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Guitars
A string instrument with (usually) six strings.
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(permanent link) added: 2013-04-20 11:37:36 sponsor: PancticeSquadCutterback (last reply: 2013-04-27 09:33:07)

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To quote The Other Wiki, "The guitar is a string instrument of the chordophone family constructed from wood and strung with either nylon or steel strings. The modern guitar was preceded by the lute, vihuela, four-course renaissance guitar and five-course baroque guitar, all of which contributed to the development of the modern six-string instrument."

The history of the guitar goes way back. To wit, the first representation of a chordophone was an at least 3,300-year old stone carving. Guitars are very much related to older Indian strum-thingies. There were a couple other instruments called a "guitar" by about 1200.

There are two main categories, the boring (or not) acoustic, and the awesome electric (created in the year 1931). There are many kinds of acoustics, like the Baroque, Classical, and Flamenco.[[note]]In fiction, these seem to be exclusively associated with Toros y Flamenco and, as such, are a required attribute of any Latin Lover worth his salt.[[/note]] Electric guitars are of course played on an amplifier. These have some tricks that cannot be done on an acoustic (like the pinch harmonic, and long hammer-on/pull-off sequences) due to a different design.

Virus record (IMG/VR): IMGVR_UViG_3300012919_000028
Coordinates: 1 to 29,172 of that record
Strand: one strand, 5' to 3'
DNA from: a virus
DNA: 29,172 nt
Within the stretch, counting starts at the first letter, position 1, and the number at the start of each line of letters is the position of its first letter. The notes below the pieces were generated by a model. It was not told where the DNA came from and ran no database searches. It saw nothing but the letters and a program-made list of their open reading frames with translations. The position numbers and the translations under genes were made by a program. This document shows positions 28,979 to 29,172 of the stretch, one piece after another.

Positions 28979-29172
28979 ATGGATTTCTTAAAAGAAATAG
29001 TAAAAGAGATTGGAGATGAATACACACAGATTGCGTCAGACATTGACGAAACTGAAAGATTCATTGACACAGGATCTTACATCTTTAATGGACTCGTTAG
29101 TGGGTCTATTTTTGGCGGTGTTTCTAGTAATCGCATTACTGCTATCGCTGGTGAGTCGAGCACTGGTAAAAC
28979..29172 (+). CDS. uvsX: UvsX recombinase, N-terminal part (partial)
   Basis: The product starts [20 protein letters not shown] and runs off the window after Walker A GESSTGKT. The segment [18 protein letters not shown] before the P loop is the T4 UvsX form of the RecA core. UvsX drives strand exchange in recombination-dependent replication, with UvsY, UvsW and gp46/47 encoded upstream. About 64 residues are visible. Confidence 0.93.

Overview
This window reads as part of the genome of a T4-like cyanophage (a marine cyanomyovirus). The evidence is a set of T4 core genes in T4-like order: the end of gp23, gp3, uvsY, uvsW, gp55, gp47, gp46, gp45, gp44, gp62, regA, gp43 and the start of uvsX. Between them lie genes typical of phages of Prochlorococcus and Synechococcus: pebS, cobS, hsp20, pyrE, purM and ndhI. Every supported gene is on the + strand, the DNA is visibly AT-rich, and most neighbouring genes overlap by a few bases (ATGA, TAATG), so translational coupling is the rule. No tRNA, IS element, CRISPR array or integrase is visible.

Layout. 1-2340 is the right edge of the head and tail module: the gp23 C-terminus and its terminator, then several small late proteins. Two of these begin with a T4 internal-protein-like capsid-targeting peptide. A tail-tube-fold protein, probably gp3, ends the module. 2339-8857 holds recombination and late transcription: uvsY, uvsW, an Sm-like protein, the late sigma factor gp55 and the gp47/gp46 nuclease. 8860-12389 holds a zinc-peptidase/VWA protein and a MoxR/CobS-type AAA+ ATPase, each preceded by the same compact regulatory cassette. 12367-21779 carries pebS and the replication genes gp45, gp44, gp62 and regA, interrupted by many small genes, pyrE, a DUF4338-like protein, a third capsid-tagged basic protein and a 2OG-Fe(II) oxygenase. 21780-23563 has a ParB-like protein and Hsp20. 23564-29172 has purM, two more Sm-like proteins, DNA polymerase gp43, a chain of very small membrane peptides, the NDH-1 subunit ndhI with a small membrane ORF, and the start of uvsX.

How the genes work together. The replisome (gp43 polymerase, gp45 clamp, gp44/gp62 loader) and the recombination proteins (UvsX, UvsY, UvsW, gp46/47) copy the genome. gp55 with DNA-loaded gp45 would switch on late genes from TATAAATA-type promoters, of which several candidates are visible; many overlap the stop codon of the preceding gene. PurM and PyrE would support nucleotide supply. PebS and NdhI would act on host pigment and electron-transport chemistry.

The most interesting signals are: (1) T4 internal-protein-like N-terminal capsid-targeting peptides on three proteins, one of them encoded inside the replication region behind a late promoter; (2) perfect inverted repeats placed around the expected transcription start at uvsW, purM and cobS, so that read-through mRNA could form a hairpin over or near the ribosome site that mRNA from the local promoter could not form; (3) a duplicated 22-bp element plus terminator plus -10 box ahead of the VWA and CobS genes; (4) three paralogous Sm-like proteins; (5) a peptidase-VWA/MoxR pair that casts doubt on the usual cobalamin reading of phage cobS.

Hardware:
  • The headstock is that doodad with the tuning heads.
  • The nut are those strips at the end, which is used for lateral alignment of the strings. It can also be used to bend at open strings and harmonics (when you play only a part of a certain fret and it creates a high pitch).
  • The neck contains the fretboard, which has the frets.

Types of tunings:
  • Standard: The most common, or standard, tuning type, though technically only EADGBE is standard. When playing the notes, the fifth fret is equivalent to the next open string, except for the second and third strings, where it's instead the fourth fret. The open chord formed for E Standard is Em7/add11.
  • Regular: These have regular intervals between open strings. These are mainly used in Jazz.
  • Open: These are called this because when all the open strings are strummed they form a conventional chord, usually a major chord. They are named after the chord formed instead of the bass string.
  • Drop(ped): These tunings have the bass string dropped. These are the most commonly used open tuning, probably because you only need to detune the bass string.

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